A stalwart for change at the entry-level of industry Cheryl-Anne Sanderson says reframing networking could create new value for those fearful of the process. “You should actually want to do it,” she explains to Deputy Editor Mark Glover. But how do we go about such a shift?
We often hear how important it is to network, yet we often come up with reasons why not to: too formal; operation deadlines, time pressures. However, according to one member of last year’s FSN20, there is another way. “All the above in my view is just a myth or a perception,” says Cheryl-Anne Sanderson, Regional Director at Churchill Group.
“More often than not, there is time to do it you and you just need to make it happen. Networking shouldn’t be a have to do, you should actually want to do it. If you’re passionate about your industry and you want to do the right thing, not just for yourself but for the next generation of service leaders, then why wouldn’t you do it?”
A Passion for Leadership in Field Service
Readers will be aware of Sanderson’s passionate attitude when it comes to leadership development and the nurturing of young talent through the initial stages of their career. Networking, she tells me, should be reframed and viewed differently so the environment nurtures a collaborative atmosphere, creating value for the networker.
“If you feel you need to change or adapt to the environment,” she says, “then change the scenery and surround yourself with a network who appreciate the version of you; who want to share your passion and drive; and want to work with you in a collaborative manner.”
On way to do this, she suggests, is to encourage inter-industry collaboration:
“So while these [own sectors] networks are instrumental and essential to our industries, don’t be put off by creating your own personal network; local to the businesses that you serve. You could even cross network across sectors - networking doesn’t need to be the same people from the same industry - the magic happens when you bring creative minds from a diverse range of businesses together.”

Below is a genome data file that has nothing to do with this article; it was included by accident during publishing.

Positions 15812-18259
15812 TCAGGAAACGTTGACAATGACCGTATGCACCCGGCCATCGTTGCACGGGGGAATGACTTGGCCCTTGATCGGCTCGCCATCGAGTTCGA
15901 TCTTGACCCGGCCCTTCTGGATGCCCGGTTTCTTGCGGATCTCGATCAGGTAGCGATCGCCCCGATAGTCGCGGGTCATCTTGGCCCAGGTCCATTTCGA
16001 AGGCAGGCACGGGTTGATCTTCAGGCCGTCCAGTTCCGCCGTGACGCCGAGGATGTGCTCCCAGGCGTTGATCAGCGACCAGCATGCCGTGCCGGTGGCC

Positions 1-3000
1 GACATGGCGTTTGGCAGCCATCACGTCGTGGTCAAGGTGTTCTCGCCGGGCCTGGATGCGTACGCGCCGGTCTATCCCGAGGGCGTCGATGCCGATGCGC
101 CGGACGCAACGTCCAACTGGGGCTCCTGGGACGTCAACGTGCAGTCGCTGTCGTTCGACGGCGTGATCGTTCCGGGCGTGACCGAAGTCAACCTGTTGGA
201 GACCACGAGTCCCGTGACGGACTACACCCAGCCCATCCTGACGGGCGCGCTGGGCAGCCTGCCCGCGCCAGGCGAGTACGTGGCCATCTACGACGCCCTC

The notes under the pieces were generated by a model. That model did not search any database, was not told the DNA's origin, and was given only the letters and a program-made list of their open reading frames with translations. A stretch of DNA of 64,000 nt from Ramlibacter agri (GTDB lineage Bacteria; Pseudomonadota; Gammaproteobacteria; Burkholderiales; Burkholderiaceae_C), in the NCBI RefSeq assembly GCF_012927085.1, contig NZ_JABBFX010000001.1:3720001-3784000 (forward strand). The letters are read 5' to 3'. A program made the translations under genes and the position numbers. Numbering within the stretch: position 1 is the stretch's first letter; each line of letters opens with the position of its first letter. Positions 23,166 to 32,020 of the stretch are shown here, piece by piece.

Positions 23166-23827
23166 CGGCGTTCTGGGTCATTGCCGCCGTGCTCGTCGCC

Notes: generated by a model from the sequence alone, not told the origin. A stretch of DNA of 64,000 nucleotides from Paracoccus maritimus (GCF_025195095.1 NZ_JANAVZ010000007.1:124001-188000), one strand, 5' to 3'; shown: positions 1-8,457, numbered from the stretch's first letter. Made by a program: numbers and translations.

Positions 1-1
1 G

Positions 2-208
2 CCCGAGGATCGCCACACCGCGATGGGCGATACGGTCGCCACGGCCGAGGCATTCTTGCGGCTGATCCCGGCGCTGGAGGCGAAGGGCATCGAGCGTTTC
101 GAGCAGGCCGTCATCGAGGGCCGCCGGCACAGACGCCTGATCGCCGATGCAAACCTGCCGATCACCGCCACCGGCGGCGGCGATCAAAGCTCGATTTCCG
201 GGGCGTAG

Sanderson is now a Regional Director at Facilities Management outfit Churchill Services, having spent over seven years at G4S in Operations.
"We all deserve time away from the job and while networking could be seen as personal, the majority of the time, the firms we represent also get the benefit of our appearance, so just be aware of this..."
She says her new role is allowing her to conduct work in a more entrepreneurial way, being more creative in her big-picture thinking, such as mentoring and guiding young people, something she thoroughly believes in. Core to this belief is a focus on well-being, that work (and networking) should be important but it should not be everything.
“Don’t let the day-to-day of business as usual take over your life,” she says. “We all deserve time away from the job and while networking could be seen as personal, the majority of the time, the firms we represent also get the benefit of our appearance, so just be aware of this.”
However, she says if approached correctly networking (or should it be called something else?) can enhance your self-esteem by sharing challenges with like-minded peers.
“Networking is also great for our own wellbeing. Sharing experiences and hearing people stories, knowing that the challenges you face are faced by others too can be really affirming.”
You can also collect great idea and tips that motivate you to do more; that makes you do your best; and you can share with your own team spreading the positivity amongst your colleagues.” If you haven’t listened to Sanderson’s recent podcast for Field Service News, I’d urge you to download them. You quickly grasp her passion for change when it comes to bringing in a new generation of service professionals.
Her voice comes at a time when the sector is struggling to fill an employment gap created by many retiring and few coming in.
Finally, I ask her to sum-up her thoughts in a sentence on the new way of networking: “I’d like to say sharing is caring. Networking within your industry is just another way of sharing, and most importantly,” she pauses, “caring”
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